Movie Review: “Cold in July” is Southern Gothic that fails to chill

ImageWhatever the thriller “Cold in July” sets out to be, it becomes something significantly different the moment Don Johnson shows up.

What started out as a grim survive-a-criminal’s-vengeance tale, a slice of early ’80s Texas Gothic, develops a swagger the moment Ol’ Don strolls in — all cowboy books, ragtop Cadillac and southern fried private eye. He’s the kind of gunslinger who shows up in the middle of the Western, figures he makes the odds more even, bit but sure as shootin’ isn’t suicidal.

“Lotta cowboys down there,” he drawls as the “good” guys steel themselves for the big showdown with the bad guys. “You wanna rethink your math?”

“Cold in July” opens with a home invasion in which a timid framing shop owner (Michael C. Hall) shoots and kills a hooded intruder in small-town 1980s Texas. But there’s something a little off in the way the town and the cops respond. And not all of this can be attributed to “Well, it’s Texas.”

Even the postman is all back slaps and bravado.

“I hear you GOTCHA one last night.”

The cops “didn’t think you had it in you.”

Richard (Hall) is bugged by all this, rattled by every sudden noise. He knows the dude the cops said he shot has a daddy, a mean one with a prison record. And stumbling into old man Russell (Sam Shepard) as the county summarily puts the dead intruder in the ground just sets Russell off. He is all vague suggestions of this, veiled threats about that.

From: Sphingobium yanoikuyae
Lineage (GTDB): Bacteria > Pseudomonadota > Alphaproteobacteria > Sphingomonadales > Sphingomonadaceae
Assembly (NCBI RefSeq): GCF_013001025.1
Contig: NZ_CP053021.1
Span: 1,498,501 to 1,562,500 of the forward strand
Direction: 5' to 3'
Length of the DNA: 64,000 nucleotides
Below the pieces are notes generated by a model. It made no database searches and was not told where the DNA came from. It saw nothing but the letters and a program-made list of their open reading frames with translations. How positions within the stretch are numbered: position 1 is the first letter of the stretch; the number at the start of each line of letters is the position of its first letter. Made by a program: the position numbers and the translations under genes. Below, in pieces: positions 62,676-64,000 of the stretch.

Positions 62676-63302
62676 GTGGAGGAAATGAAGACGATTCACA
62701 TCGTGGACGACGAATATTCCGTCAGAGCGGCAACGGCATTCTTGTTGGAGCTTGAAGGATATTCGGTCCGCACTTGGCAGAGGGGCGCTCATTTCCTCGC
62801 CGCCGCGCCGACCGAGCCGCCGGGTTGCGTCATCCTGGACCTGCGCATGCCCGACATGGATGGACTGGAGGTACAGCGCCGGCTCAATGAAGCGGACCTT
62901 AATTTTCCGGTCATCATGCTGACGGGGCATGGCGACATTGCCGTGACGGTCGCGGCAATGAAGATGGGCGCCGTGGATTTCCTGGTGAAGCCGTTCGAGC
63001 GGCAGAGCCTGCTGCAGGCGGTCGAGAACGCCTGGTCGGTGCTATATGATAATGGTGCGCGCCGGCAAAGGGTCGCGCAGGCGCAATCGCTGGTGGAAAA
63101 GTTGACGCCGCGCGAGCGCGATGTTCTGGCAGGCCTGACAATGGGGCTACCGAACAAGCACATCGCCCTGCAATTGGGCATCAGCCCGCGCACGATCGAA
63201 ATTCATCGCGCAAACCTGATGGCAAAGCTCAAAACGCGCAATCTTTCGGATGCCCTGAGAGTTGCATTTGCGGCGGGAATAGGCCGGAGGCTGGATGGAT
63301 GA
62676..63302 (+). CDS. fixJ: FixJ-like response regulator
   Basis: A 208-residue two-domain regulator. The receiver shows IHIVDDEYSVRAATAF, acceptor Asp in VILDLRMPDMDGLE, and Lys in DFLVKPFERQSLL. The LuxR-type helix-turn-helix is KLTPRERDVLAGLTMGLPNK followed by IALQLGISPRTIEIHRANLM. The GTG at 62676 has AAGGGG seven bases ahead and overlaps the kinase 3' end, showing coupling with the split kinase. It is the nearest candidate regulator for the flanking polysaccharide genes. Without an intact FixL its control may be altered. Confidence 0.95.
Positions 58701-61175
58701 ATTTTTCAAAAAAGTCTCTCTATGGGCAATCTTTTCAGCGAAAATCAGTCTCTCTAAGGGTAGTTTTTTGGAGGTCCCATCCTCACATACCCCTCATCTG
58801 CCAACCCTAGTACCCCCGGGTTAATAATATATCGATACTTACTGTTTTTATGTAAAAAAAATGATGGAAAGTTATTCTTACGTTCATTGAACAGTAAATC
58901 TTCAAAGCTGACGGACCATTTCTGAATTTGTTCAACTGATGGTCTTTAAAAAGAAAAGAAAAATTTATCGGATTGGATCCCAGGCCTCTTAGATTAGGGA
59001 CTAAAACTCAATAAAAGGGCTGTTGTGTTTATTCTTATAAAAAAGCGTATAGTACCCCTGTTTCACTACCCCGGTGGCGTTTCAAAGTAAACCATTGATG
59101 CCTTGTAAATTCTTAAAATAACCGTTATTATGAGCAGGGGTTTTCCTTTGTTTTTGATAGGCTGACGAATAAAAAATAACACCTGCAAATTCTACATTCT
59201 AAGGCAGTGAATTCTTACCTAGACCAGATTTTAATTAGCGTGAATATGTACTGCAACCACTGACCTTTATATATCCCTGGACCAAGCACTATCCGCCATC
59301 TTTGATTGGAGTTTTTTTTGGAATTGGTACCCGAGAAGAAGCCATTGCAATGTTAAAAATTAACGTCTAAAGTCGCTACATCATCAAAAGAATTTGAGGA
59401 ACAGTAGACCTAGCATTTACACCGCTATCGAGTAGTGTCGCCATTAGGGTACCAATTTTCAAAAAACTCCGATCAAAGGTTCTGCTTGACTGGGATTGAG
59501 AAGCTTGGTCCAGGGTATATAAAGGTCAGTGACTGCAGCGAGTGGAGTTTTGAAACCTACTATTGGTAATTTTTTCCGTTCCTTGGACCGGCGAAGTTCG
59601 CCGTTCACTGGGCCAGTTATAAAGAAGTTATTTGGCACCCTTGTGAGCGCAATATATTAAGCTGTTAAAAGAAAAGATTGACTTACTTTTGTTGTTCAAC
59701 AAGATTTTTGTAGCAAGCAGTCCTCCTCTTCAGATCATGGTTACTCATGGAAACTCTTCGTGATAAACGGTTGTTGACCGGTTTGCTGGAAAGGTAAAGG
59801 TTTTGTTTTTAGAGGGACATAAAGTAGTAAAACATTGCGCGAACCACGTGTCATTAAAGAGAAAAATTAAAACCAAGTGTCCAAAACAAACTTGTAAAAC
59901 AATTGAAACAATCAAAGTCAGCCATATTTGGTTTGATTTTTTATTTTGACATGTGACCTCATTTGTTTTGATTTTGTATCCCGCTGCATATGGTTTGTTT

Next thing you know, Richard, his wife (Vinessa Shaw) and young son are under police protection, which promises to be no protection at all from a cunning killer with blood feud tendencies.

It’s along about here that Richard starts to wonder just who it was he shot in his house, just what Russell knows or doesn’t know and just what the cops are up to in luring Russell into stalking him. Something more sinister is afoot, and meek Richard is drawn into an ugly underworld where Russell knows his way around, but not nearly as well as his old pal, the private eye/pig farmer who lightens the mood and gives the coming violence a righteous, almost comical bent.

Indie filmmaker Jim Mickle, whose credits are mostly genre horror, has a hard time with tone here, jolting us from weak suspense to harrowing action to comic interlude and bloodbath finale. He basically stops the movie with each tone shift, fatal to any thriller.

Hall is a passable lead, but easily overshadowed by the grizzled Shepard and one-liner loving Johnson.

“Cold in July” is another of those seemingly pointless period pieces. Setting it 30 years ago lets the older guys pass themselves off as fellow Korean War vets and gives the production the excuse to use VCRs and lots of rattletrap late ’70s cars. Otherwise, Texas is Texas.

This is Southern Gothic that harks more to “Walking Tall” than William Faulkner, and it turns out that is alternately too ambitious and not nearly ambitious enough.


MPAA Rating: R for disturbing bloody violence, language and some sexuality/nudity

Cast: Michael C. Hall, Sam Shepard, Don Johnson, Vinessa Shaw

Credits: Directed by Jim Mickle, scripted by Nick Damici and Jim Mickle based on a Joe R. Lansdale novel. An IFC release.

Running time: 1:46

About Roger Moore

Movie Critic, formerly with McClatchy-Tribune News Service, Orlando Sentinel, published in Spin Magazine, The World and now published here, Orlando Magazine, Autoweek Magazine
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